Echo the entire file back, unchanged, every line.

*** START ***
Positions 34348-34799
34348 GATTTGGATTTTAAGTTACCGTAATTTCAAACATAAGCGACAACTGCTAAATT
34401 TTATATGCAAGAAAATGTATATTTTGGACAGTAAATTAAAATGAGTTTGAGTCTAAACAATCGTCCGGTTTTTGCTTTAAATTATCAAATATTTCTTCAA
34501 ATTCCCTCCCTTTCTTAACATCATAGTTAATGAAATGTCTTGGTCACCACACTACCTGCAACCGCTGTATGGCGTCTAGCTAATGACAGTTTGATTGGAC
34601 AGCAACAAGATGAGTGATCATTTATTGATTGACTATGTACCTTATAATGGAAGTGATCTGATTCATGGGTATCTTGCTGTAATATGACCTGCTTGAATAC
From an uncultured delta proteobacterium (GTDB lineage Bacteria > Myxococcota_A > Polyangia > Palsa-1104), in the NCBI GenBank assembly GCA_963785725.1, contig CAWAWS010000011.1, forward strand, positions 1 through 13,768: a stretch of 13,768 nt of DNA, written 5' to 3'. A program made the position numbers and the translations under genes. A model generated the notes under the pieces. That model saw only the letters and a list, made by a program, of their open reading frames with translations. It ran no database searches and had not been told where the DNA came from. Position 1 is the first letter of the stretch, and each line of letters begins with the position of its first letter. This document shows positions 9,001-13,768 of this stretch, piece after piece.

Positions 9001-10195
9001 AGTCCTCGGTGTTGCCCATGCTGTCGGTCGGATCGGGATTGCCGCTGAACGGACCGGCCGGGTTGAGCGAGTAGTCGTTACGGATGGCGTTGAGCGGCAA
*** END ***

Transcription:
Positions 34348-34799
34348 GATTTGGATTTTAAGTTACCGTAATTTCAAACATAAGCGACAACTGCTAAATT
34401 TTATATGCAAGAAAATGTATATTTTGGACAGTAAATTAAAATGAGTTTGAGTCTAAACAATCGTCCGGTTTTTGCTTTAAATTATCAAATATTTCTTCAA
34501 ATTCCCTCCCTTTCTTAACATCATAGTTAATGAAATGTCTTGGTCACCACACTACCTGCAACCGCTGTATGGCGTCTAGCTAATGACAGTTTGATTGGAC
34601 AGCAACAAGATGAGTGATCATTTATTGATTGACTATGTACCTTATAATGGAAGTGATCTGATTCATGGGTATCTTGCTGTAATATGACCTGCTTGAATAC
From an uncultured delta proteobacterium (GTDB lineage Bacteria > Myxococcota_A > Polyangia > Palsa-1104), in the NCBI GenBank assembly GCA_963785725.1, contig CAWAWS010000011.1, forward strand, positions 1 through 13,768: a stretch of 13,768 nt of DNA, written 5' to 3'. A program made the position numbers and the translations under genes. A model generated the notes under the pieces. That model saw only the letters and a list, made by a program, of their open reading frames with translations. It ran no database searches and had not been told where the DNA came from. Position 1 is the first letter of the stretch, and each line of letters begins with the position of its first letter. This document shows positions 9,001-13,768 of this stretch, piece after piece.

Positions 9001-10195
9001 AGTCCTCGGTGTTGCCCATGCTGTCGGTCGGATCGGGATTGCCGCTGAACGGACCGGCCGGGTTGAGCGAGTAGTCGTTACGGATGGCGTTGAGCGGCAA